Take it Easy

Traveling alone in a foreign country has given me inordinate amounts of time to reflect and reevaluate: maybe too much. Although the plan was to paint this little town, today I realize it’s been painting me. Two nights left at Chez Luthier and I’m starting to get the picture. I can’t imagine who will be interested, but here it is.

Do my thing. It’s all I can really do, anyway, but the little restaurants in town have hammered this one into me. Entering, I announce that I’m seul, alone,  and some nights the table for one turns into a restaurant for one, if you don’t count the owner’s dog gadding about(which I’m all about!). Or maybe six. A big night is twenty five, I’ve learned. Tables never turn. Unthinkable in a country where dining is sacrosanct.

Take my time. Rushing is over. I’ll make an effort to talk more slowly, savor the activity of the moment and not worry about what I have to do next. I’ve done enough of that for a couple lifetimes.

Simple is better. My art. My food. My relationships. Watching Pierre and Fabrice, both city boys who have settled in the country, live simply here in this house day to day has helped me clear my voice, so to speak. The things I’ve loved and love to do, I love more. The things I have to do, I’ve begun doing less grudgingly and more consistently. And the people I love, I can’t imagine living without.

Cherish the intimate. As much as I love New York City, driving to Cannet yesterday really taught me that that’s not who I am; it’s a divertisement. As beautiful as the sun, palms and ocean were, the people were rushing: maybe not American style. French style. Life’s tempo was definitely faster than andante, a walking tempo. I couldn’t wait to get “home”. I want to be able to walk through the rest of my life. And not just metaphorically, either. I’d love to leave the buggy in the barn and be walk(maybe bike) to the store, the bank, or a restaurant. I’m getting close. Part of it’s a matter of retraining myself.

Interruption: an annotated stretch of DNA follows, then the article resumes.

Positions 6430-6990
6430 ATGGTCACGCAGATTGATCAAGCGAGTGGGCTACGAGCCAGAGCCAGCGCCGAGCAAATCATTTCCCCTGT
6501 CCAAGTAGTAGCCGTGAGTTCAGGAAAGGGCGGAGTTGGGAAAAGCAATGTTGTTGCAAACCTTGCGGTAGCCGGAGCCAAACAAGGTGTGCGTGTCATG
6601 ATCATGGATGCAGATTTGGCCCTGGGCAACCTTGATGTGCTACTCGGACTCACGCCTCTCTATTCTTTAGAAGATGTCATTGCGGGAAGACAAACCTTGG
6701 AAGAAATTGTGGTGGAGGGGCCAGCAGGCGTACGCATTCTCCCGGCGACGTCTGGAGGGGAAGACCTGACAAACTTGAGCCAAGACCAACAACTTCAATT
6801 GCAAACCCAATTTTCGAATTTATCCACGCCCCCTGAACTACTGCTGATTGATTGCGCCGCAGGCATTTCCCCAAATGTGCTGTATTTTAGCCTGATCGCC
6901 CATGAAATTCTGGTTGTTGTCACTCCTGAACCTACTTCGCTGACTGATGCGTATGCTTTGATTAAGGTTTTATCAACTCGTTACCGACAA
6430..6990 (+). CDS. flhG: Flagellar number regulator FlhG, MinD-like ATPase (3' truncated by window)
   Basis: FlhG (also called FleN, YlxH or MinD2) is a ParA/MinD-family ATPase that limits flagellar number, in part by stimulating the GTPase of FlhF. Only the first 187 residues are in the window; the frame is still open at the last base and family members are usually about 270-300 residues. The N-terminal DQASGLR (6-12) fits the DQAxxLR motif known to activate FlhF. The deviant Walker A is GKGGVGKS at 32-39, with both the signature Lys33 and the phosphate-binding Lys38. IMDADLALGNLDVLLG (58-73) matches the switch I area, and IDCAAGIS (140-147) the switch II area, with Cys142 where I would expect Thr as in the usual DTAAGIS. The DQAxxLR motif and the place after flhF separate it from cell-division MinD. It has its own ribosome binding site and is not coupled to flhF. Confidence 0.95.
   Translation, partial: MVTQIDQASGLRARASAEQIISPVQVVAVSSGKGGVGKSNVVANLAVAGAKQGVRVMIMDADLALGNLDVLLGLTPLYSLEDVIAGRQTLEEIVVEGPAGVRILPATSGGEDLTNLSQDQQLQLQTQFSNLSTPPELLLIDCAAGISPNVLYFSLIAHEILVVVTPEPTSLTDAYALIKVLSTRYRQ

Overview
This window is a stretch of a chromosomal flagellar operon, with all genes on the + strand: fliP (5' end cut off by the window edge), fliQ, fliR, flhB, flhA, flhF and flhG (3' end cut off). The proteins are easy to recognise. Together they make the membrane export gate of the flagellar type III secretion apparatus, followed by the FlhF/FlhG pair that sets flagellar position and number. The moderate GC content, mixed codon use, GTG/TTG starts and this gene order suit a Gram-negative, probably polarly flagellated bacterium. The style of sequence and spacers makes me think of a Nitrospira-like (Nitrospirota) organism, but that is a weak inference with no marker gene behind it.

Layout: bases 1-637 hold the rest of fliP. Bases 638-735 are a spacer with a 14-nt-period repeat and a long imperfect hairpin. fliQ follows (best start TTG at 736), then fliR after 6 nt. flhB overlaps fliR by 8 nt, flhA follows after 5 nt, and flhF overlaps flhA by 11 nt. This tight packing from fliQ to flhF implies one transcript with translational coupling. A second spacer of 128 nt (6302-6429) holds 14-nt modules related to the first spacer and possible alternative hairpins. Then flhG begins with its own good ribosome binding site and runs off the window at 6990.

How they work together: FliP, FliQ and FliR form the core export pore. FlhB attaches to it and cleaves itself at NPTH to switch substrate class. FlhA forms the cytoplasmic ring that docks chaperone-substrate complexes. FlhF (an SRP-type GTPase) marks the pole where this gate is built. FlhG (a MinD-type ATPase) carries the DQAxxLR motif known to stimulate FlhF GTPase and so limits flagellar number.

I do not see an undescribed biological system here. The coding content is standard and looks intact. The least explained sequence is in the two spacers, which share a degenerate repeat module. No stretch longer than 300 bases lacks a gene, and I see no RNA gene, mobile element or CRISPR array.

Keep my business at home. The only time in my life when I felt  I had to go to work were the couple of years when I had a storefront away from home. I’ve loved having my studio at home. When the kids were growing up, I was there when they got home from school. I’d stop and snack with them, start dinner then go back and wrap things up in the pottery while they did homework. They’re grown, but that’s still my way of working.

Make a new start. The only way I see all this happening is to take a new approach to marketing. For years I did the cart and pony thing, traveling to art shows. When I was young(I hate writing those words) and did that successfully, there was no internet. New day, new blog. I’m hoping as people read about this silly artist’s life, they may become more inclined to want a slice of it. It will at least define my market! So here’s my plan: build this blog to the point I can start a Patois by Stebner art auction, like a certain Englishman in Provence. Sell one piece a day. He’s given me courage to regroup, keep it simple and be myself.

Thanks Provence.

8x10 oil, Le Chat Luthier

10 thoughts on “Take it Easy

  1. Isn’t it amazing how we find out more about ourselves in these foreign places? Not so foreign, I guess….. I felt so at home in Spain. And I’m glad you’re having a good time.

  2. I’ve really enjoyed your posts, Bruce. Since I don’t see Alan and I making it out there in the near future – if ever 😦 , this was definitely the next best thing. You’ve captured the flavor of the countryside and its inhabitants so beautifully. I’m looking forward to all of the paintings your visit has inspired! Thanks for including me in your beautiful and meaningful journey! All best, Amy

  3. Sounds like this has truly been a trip of self discovery which can only be traveled alone. I am enjoying meeting you this way.

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